Writing stories is a wild ride sometimes

And sometimes it is a leap you never make

And sometimes it is a leap you never make

November 21, 2009|By TONY MULIERI

There was a time when covering an event from a first-person perspective was a popular way of telling a story.

It gave the reader an inside look from one of the participant's point of view.

I participated in a few of these stories over the years.

One of the craziest things I ever did was to ride an elephant in a race at Valley Mall.

I'm not making this up.

I don't recall all of the circumstances, but there were elephants at the mall and I was on one.

The race was held on the straightaway in front of the mall.

I think my elephant was named Sue, not something more exotic like Timba.

There was another elephant named Mary.

I tried to use the universal Swahili-like command of "Umgowa" to control my elephant, but it was to no avail. I think this elephant must have been born in America. What I do remember was the elephant smelled, well, like an elephant, and it had a hairy back and head. It didn't help that I was wearing shorts.


In my race, my elephant overshot the finish line by about 100 feet as I held onto its hair with all of my might. It must have gone to the same school as those Northwest Airlines pilots. I was never so happy as to touch the ground when my elephant came to a stop.

Hey, anything for a story.

Another of my first-person stories occurred at Valley Mall as well.

I was Santa Claus for a weekend at the mall.

The woman who ran the Christmas display told me to remember one thing: Santa Claus is pure.

I got the picture when a couple of 18-year-old female college students sat on my lap.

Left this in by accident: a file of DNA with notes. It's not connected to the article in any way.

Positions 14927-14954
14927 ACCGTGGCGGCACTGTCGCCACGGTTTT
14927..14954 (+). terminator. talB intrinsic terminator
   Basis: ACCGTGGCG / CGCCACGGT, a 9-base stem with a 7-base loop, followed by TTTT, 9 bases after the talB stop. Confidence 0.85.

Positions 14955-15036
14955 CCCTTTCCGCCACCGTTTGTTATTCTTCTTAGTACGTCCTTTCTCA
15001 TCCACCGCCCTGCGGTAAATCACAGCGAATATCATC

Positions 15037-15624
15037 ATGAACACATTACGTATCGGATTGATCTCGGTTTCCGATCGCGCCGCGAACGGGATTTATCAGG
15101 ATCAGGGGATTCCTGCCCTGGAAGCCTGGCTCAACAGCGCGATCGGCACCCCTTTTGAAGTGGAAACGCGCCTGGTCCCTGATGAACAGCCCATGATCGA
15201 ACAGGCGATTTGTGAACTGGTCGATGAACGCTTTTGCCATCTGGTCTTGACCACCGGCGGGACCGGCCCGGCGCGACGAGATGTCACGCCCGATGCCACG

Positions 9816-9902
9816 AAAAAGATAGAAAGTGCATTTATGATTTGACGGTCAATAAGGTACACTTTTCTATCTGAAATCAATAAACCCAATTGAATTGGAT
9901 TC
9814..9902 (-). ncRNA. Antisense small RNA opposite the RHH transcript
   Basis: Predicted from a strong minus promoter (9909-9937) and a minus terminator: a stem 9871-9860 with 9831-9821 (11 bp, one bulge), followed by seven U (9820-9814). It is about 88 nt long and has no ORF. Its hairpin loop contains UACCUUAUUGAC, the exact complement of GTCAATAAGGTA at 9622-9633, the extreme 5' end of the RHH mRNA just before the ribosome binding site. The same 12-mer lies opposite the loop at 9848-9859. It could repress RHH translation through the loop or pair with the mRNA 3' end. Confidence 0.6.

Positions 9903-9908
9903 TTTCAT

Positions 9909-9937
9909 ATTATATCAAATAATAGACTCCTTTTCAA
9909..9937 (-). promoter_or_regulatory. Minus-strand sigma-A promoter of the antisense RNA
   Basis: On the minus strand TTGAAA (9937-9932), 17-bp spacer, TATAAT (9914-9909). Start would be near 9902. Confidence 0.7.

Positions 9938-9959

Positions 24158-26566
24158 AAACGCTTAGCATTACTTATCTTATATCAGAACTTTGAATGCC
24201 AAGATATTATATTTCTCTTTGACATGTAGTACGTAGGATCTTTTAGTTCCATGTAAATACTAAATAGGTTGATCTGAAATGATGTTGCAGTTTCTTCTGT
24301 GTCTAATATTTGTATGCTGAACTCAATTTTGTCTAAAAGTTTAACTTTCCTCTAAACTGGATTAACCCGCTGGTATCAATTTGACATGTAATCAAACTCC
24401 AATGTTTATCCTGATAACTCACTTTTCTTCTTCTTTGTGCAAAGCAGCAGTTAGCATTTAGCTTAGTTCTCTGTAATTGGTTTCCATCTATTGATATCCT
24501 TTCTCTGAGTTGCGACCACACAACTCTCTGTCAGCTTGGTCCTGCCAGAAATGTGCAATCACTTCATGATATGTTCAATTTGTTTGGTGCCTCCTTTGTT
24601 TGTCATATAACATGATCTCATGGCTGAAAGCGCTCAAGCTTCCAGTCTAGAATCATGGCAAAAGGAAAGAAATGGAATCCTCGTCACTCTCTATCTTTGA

Santa Claus is pure. Santa Claus is pure.

As I recall, most children at the time were asking for He-Man figures, Barbies, Transformers and GI Joes, which was in the mid-1980s.

There was one boy, about 12, who threw me a curve. I asked him what he wanted for Christmas and he said he didn't want anything for himself, but he would like it if his mother received a dozen roses for Christmas.

That was really touching.

After he left my lap, I watched as he walked over to where his mother was standing with a group of people. I walked over to the group and told one of his mother's friends what the boy told me. I hope she got her roses.

In one other first-person story, I went to Chambersburg, Pa., for a day of sky-diving school. I went through all of the preparation work, but when it came time to go up, the sky-diving instructor said it was too windy that day and he gave me a rain check.

I came back to the newsroom and wrote the story, but it was a bit anticlimactic.

One of my co-workers, Tom Crowell, gave me a hard time for years after that one. First, he would kid me for not going back and jumping out of a plane and second, he couldn't believe I would write something about sky diving when I didn't jump.

I still have that rain check somewhere.

Tony Mulieri is community editor of The Herald-Mail. He can be reached at 301-733-5131, ext. 7647, or by e-mail at

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